Any parent considering entering a voluntary agreement with DHHS should obtain advice from a lawyer who is experienced in dealing with Children’s Court matters (see How legal aid can help, and Legal services that can help).
A number of professionals must report to DHHS cases of suspected child physical or sexual abuse that they become aware of in the course of their employment. Failure to report such suspected abuse constitutes a summary offence, which is punishable by a fine of up to $1,611.90 (as at 1 July 2018) (s 184 CYF Act).
Under the CYF Act (s 182) the professionals mandated to report suspected child abuse are doctors, midwives, nurses, teachers (including principals and early childhood teachers) and police officers. Further classes of professionals may be added to the list of mandatory reporters. DHHS can provide an up-to-date list of professions.
Under the CYF Act (ss 228–239), the DHHS can apply for an order to investigate whether a child needs protection. An application can be made without notice with the leave of the court. An order can last for up to 10 days if obtained without notice and for up to 21 days if obtained with notice. An order may authorise a child’s parents to be interviewed or for a child to be medically examined. The results of the procedure must be submitted to the court. In practice, the DHHS has not used these provisions.
Only DHHS initiates protection applications. Before the court hearing, a protection application may be commenced in two ways:
1 In urgent cases, the protective intervener (i.e. the DHHS worker) may, with or without a warrant, take the young person into emergency care. The young person must be taken to a Children’s Court no later than 24 hours after they have been taken into care (s 242 CYF Act).
2 In non-urgent cases, DHHS issues a notice to the child’s parents that a protection hearing will take place. The notice must be posted 14 days before the hearing or delivered five days before the hearing (s 243).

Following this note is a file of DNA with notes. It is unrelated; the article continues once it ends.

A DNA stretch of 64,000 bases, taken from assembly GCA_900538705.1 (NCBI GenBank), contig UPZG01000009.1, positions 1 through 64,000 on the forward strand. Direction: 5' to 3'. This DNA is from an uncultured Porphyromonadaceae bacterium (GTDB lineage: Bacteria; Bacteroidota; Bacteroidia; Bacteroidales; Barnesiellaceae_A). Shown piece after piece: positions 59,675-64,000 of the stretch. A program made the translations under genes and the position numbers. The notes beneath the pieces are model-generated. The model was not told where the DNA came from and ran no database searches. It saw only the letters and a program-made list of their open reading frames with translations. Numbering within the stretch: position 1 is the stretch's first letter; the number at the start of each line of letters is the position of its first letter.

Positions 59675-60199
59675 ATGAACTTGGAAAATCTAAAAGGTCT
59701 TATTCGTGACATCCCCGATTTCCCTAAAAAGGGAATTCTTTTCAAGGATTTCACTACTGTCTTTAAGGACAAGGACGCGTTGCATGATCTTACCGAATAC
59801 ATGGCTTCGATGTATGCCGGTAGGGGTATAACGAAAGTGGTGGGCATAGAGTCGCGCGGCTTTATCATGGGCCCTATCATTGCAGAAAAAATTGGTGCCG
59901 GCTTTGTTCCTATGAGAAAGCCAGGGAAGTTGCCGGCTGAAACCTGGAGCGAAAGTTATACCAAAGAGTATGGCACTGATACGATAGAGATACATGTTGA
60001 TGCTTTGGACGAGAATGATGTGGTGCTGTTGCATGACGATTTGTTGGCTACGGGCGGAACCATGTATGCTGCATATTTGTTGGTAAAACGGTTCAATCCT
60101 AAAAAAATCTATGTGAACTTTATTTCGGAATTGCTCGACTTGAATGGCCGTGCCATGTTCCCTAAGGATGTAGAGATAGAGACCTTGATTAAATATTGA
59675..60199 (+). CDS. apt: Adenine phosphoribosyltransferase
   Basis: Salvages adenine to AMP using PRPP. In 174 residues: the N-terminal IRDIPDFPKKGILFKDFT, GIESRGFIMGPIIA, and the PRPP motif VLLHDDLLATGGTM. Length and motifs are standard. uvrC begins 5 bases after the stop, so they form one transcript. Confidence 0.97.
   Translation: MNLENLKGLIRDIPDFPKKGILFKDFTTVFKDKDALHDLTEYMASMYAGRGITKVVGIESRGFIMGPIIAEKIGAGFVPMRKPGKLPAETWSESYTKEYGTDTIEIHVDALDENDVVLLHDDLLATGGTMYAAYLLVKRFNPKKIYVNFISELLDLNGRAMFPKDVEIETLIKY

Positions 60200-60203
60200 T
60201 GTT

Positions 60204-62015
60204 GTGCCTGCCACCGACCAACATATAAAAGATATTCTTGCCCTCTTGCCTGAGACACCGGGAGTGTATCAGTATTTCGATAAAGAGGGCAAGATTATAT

In 2013, the CYF Act was changed so that only young people aged 10 years or older can be represented by a lawyer. The young person should have separate representation from that of their parents. If it is impossible to get legal advice before the court hearing, the duty lawyers at court may be able to help (see “Duty lawyers” in How legal aid can help, and also see Legal services that can help).
To prevent lengthy delays in the hearing of protection applications, there is a dispute resolution procedure for contested cases. The procedure is called a conciliation conference.
An independent convenor conducts the conciliation conference, which may be attended by DHHS, the young person’s parents, possibly the young person, relatives, a member of the family’s ethnic community and legal representatives.
The intention of the conference is to reach an agreed settlement that ensures the safety and well-being of the young person. Any settlement has to be ratified by the Children’s Court.
The CYF Act provides for three types of reports in the Family Division:
1 protection reports;
2 disposition reports; and
3 additional reports (ss 553–562 CYF Act).
Protection and disposition reports are prepared by DHHS. The magistrate may request additional reports from DHHS, the Children’s Court Clinic, or from a specified person.